Not to be devil's advocate here, but I don't think you can really compare a photograph to reality. We're forgetting that all girls have to go through puberty sometime, which means all sorts of changes to their bodies. Not many girls are going to escape that without gaining a little bit of weight around the lower part of their bodies...hips, thighs, etc. including their stomaches (maybe ABT dancers do, but they the small exception, which may also be why they are there and not a heavier dancer!). Anyhow, this change is what makes us women! I'm sure in many cases maybe they just aren't holding in their abdominals properly but then again, maybe they are! I didn't get rid of my baby fat until I was an adult. I was very thin when I was younger (my best friend's mom used to call me a twig and I hated it!) but I still had my baby face and baby fat until I was 22. I think when girls are that age (12-17 or whatever) because of the many changes in their bodies, the best thing is for the teacher to overlook that and focus on their technique and making sure they are properly executing steps and maintaining their safety. Eventually all of us lose the baby fat stages, and we can only change so much what our bodies develop into. And after all, how many of us really look like dancers from ABT, right? There are so few people that can maintain that body image anyways. It's better to instill a love of dance in girls REGARDLESS of their body type...too many of us girls are SO aware of our body type (being in a leo and tights makes it pretty obvious!) that (especially young girls) need to know that they are beautiful the way they ARE. :( Unfortunately too many girls don't think they are and this is why there are so many eating disorders in the dance world. (If you read the message boards on (I don't know if I can name the site here) but it's another dance website that has a board specifically for these issues, you will read thread after thread of girls who are paranoid about their changing bodies and being too fat. I think it is tragic actually, but unfortunately I can't say that I am not overly aware of my body as well. And it drives my husband crazy if I even mention the word "fat" because I'm not. But being in a profession that is SO completely focused on your body, it's almost impossible not to be obsessed. I think as teachers, (and I have been a teacher, though not currently at the moment) we need to do our best to inspire dancers to be the best they can be and not compare themselves with others.

 

On this issue (but off...) did anyone see the Victoria's Secret Fashion Show last week? Talk about body image...I can't even fathom being that skinny, but look at what us women have to "compare ourselves" to....it's really just plain unattainable for most of us because we simply aren't made that way. And that's what it boils down to...God created all of us in His image, and that means he doesn't create mistakes! So, while there are some things we can control (what we eat, how we take care of ourselves, which unfortunately there are many people who don't) we have to accept ourselves the way we are and what we can't change.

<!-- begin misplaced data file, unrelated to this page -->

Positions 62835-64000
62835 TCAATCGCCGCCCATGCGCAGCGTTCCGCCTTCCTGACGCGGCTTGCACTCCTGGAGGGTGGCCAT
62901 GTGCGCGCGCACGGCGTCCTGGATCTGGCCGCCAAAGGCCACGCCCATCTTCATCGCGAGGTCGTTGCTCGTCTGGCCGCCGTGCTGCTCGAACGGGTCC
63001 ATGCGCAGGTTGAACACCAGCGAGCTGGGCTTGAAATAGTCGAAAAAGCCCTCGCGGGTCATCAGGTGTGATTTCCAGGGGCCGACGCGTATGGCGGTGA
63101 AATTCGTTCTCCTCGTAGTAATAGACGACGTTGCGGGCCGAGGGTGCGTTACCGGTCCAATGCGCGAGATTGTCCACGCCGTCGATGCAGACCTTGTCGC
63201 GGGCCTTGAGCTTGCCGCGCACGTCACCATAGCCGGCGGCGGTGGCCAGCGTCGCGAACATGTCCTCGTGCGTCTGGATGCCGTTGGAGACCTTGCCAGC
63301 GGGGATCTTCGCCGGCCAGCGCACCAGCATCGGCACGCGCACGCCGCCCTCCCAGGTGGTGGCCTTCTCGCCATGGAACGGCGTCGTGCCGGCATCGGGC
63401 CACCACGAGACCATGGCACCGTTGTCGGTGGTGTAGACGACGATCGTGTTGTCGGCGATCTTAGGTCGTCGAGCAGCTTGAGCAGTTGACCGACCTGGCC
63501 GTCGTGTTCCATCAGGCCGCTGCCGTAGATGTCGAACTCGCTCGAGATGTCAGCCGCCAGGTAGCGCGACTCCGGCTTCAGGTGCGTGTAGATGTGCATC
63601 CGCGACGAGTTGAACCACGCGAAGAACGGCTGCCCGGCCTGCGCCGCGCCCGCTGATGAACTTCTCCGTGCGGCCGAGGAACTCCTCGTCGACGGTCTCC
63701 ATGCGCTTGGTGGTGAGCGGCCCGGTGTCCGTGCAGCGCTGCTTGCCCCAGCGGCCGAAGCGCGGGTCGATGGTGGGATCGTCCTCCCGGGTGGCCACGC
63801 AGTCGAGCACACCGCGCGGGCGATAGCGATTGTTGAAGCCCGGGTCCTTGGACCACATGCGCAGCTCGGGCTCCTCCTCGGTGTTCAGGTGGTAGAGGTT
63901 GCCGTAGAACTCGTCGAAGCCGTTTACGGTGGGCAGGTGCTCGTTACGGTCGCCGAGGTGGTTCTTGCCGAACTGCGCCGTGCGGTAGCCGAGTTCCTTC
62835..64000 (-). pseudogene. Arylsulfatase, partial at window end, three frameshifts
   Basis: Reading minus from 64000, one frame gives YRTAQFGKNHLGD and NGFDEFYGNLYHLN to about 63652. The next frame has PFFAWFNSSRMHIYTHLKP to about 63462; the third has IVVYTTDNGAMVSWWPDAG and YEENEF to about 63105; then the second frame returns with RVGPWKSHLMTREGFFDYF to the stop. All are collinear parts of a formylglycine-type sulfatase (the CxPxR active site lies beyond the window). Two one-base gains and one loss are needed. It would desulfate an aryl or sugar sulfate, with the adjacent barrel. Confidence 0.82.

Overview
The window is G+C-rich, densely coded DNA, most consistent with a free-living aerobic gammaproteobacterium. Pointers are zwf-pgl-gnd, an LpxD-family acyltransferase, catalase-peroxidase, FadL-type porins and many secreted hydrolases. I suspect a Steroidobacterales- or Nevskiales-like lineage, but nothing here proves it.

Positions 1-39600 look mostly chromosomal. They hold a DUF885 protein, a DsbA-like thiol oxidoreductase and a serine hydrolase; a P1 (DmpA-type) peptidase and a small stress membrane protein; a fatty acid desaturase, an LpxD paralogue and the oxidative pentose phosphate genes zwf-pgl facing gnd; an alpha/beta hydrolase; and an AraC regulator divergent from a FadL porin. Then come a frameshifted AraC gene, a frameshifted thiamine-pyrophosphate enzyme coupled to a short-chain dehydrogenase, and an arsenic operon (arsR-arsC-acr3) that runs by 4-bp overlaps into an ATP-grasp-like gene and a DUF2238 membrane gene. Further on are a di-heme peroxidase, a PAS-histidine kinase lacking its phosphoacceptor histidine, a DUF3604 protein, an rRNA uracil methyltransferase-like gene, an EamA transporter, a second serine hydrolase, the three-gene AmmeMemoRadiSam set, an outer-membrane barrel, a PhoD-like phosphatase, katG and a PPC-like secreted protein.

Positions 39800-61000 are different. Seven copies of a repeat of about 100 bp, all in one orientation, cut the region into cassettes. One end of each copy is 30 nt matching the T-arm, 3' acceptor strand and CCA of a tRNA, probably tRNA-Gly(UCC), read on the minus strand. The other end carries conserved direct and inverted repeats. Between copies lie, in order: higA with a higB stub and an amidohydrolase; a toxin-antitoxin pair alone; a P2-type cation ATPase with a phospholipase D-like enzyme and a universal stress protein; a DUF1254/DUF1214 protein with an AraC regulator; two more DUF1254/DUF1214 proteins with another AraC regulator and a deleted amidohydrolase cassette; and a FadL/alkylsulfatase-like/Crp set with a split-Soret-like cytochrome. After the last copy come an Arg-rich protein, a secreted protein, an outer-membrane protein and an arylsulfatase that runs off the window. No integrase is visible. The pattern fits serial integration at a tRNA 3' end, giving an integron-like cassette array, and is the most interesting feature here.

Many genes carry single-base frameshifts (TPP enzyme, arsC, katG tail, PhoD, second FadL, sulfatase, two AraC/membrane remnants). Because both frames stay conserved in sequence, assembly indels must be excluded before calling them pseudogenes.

Amen....now that I've said that I'm going to not worry about those five pounds I've been torturing myself over. ;) Writing all of this just inspired me. (And by the way, some of those outfits on the VS show were absolutely bizarre...anyone see the mohawk-snake-like one? I can't even imagine what my husband would say if he saw me in that...) :cool:

 

P.S. Sorry if I was a little on the "soap box"!! Us girls have to stick together though! ;)

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YEs, I must admit I was a little worried that some of the young dancers might read this thread and really worry about their bellies. They worry enough as it is and they have nothing. iTs bad enough convincing an extremely slim young dancer that her belly is not fat, when she pinches about 3 mm of skin below her waist and pouts at you. I mean, I say, 'honey, you need that there, otherwise you'd find it difficult to bend !"

I've definatley noticed it more in women when I look at their bellies. The bellie I'm talking about is the little pooch you get just under your belly button. I would so stress about it, then i began to notice that other women have it as well, and they weren't what I would call fat. I live in San Francisco afterall, where everyone here is a health nut.

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Guest beckster

I think the little pooch under the belly button is necessary for women over the age of about 14. After all, women have a few more organs inside them than men do. The little bit of fat that most healthy (even thin healthy) women have, is probably there to protect the womb and ovaries. When women get unhealthily thin, their body shuts down the reproductive system. Personally, I'd rather be fit and healthy than superskinny.

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Oh, THAT??? Who even notices?! I mean, a woman really wouldn't look like a woman without it!:) Don't sweat the small stuff.

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  • 3 weeks later...

I can't name names, but a well know teacher at an arts college cannot tell dance students they are overweight, lawsuits and such.

The most they can tell the student is they are not marketable, which some students may not understand, or misinterpret.

I've also seen overweight students put on point shoes and start dancing in the center, without a warmup at the barre! YIKES!

 

MJ

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I think this "belly dancing" stuff has to do with puberty.

 

In my experience, the teenage girls haven't yet developed the muscles required to really hold themselves well (as a partner, I can tell). As they transition into a professional career, they get a lot stronger and a little bit (just a little) leaner.

 

This all seems quite natural and nothing to worry about. Pre-pubescent girls don't have much muscle or body fat. That all changes with puberty, and takes a while to come to a new equilibrium. I see no reason to artifically short-circut the process as a teenager for fear of being "fat" (where "fat" is still well within accepted healthy weight guidelines); that seems so dangerous to health.